By John Holler
With less than two months until the 2012 elections, one thing is already certain — there will be four new members of the Wright County Board of Commissioners when the commissioners are sworn in during the meeting in January. While having all five commissioner districts up for election at the same time is unprecedented, it won’t be the first time that four new commissioners will take office.
It happened 20 years ago when, at the time, the only sitting commissioner was Pat Sawatzke. Two years earlier, Sawatzke had been the new commissioner, joining longtime county board members Ozzie Arlien, Arlyn Nelson, Michelle Bogenrief and Wes Wittkowski. In the 1992 elections, four new commissioners were selected — Jack Russek, Dick Mattson, Ken Jude and Judie Rose.
Three of those members from the 1993 commissioner swearing in are still on the board (Sawatzke, Russek and Mattson) and the three reflected on those days and what may be in store for the new county commissioners when the new-look county board is seated in January.
Sawatzke said that the amount of information that comes at a new commissioner is extensive and, for the most part, he had to feel his way around. He had the benefit of four commissioners that had worked together for years and said it took some time for him to catch up to understand many of the issues that faced Wright County at the time.
“When you’re new, you do a lot of listening,” Sawatzke said. “You have a lot to learn. There are issues that deal with the highway department, the parks department, the surveyor’s department, the sheriff’s department, the county attorney, human services, administration and others. You end up doing a lot of listening because you have a lot to learn.”
When the 1993 board was seated, the four new commissioners each had their own learning curve. While they had backgrounds in township government and business, being county board members was something new to them and learning their way around county government was something new.
“The biggest thing to me was the number of meetings that you had,” Mattson said. “There are many committees that you are assigned to, but the longer you’re there, the more groups you get involved with. I spent many years working on transportation committees both in Wright County and for our region and it seems the longer you are on the county board the more of the committees and groups you get involved in.”
The difficult part of getting up to speed is that, unlike most jobs, county commissioners don’t have someone overseeing your work and setting the parameters of how it’s done.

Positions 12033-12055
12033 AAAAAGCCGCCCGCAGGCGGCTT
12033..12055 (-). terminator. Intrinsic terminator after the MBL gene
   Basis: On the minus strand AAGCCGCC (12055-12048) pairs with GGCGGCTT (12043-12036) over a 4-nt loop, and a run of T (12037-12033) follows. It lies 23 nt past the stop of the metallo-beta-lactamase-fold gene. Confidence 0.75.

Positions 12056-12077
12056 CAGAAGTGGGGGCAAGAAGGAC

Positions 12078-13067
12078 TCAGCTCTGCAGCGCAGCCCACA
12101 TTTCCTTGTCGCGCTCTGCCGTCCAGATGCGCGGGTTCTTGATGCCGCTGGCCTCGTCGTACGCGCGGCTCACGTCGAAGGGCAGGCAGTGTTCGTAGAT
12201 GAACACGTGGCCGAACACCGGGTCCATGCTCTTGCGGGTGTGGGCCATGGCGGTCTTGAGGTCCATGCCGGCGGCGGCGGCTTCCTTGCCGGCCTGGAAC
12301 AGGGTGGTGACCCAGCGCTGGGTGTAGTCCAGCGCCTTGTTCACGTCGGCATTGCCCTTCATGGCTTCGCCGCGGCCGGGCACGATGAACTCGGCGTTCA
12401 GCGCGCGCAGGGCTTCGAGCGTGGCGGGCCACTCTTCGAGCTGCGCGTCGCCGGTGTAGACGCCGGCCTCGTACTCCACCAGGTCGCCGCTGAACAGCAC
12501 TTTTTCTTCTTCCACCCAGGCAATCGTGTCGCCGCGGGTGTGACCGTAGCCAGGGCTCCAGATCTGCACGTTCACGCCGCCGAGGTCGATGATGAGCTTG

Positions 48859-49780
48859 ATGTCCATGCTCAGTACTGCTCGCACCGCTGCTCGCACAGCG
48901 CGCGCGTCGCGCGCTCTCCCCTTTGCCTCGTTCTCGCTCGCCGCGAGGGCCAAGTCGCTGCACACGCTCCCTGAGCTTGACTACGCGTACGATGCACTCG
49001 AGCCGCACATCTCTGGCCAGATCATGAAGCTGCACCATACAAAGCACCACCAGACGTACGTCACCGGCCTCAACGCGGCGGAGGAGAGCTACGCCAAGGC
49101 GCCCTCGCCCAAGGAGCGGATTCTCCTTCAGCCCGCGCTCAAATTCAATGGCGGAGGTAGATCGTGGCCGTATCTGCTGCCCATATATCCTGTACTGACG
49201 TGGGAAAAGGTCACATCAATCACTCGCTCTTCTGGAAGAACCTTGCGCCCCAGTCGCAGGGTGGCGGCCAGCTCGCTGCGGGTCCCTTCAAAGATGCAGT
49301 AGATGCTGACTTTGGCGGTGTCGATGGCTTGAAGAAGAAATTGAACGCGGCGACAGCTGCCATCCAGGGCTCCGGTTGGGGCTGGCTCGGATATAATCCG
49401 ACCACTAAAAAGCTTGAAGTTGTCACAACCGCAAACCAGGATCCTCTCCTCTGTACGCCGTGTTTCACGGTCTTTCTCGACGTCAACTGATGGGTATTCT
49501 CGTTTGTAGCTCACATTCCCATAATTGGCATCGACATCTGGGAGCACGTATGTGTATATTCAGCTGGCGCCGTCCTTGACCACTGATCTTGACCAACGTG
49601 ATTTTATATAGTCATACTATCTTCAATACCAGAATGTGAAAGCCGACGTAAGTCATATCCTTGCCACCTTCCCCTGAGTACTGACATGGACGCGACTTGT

“In the typical job, you have a boss that tells you what to do,” Sawatzke said. “As county commissioners, your boss is the voters that put you into office. There isn’t a blueprint of how to do your job and each commissioner takes his or her own approach to it.”
Russek said the greatest advantage he had coming was attending the new commissioner training seminar offered by the Association of Minnesota Counties. While the issues that impact Wright County may not translate to the other 86 counties in Minnesota, the lessons learned are valuable.
“I think it’s very important for any new commissioner to attend the AMC training sessions,” Russek said. “It was very valuable to me. They give you a crash course in all the different types of issues you will face. Some of them you’re already familiar with. Others, you’re not. It’s a great opportunity to get your feet wet and get to understand some of the things you will need to do and need to know as a commissioner.”
With several county department heads at their disposal, it is expected that the county will conduct its own in-house training, getting the new commissioners familiarized with the different departments in the county and how they operate. Sawatzke said that, having been through this process before, he decided to run for re-election to give the board some leadership and continuity if he is re-elected.
“The biggest part of the reason I decided to run again was because we knew very early on because of the redistricting process that we were going to create at least three new commissioner positions,” Sawatzke said. “We knew there would be a lot of turnover and I was encouraged to run again to keep some continuity to the board during this transition period.”
With all five commissioner district positions on the November ballot, the only certainty is that one commissioner — either Sawatzke or Rose Thelen — will be back in 2013. The other four positions will be filled by new commissioner candidates. Russek offered a piece of advice for those coming into the job — don’t try to please everyone, because it’s impossible. You have to make tough decisions.
“You can make some of the people happy some of the time, but you can never make everybody happy all the time,” Russek said. “If you come into this job thinking you please everyone all the time, you’ll find out quick that you were sadly mistaken.”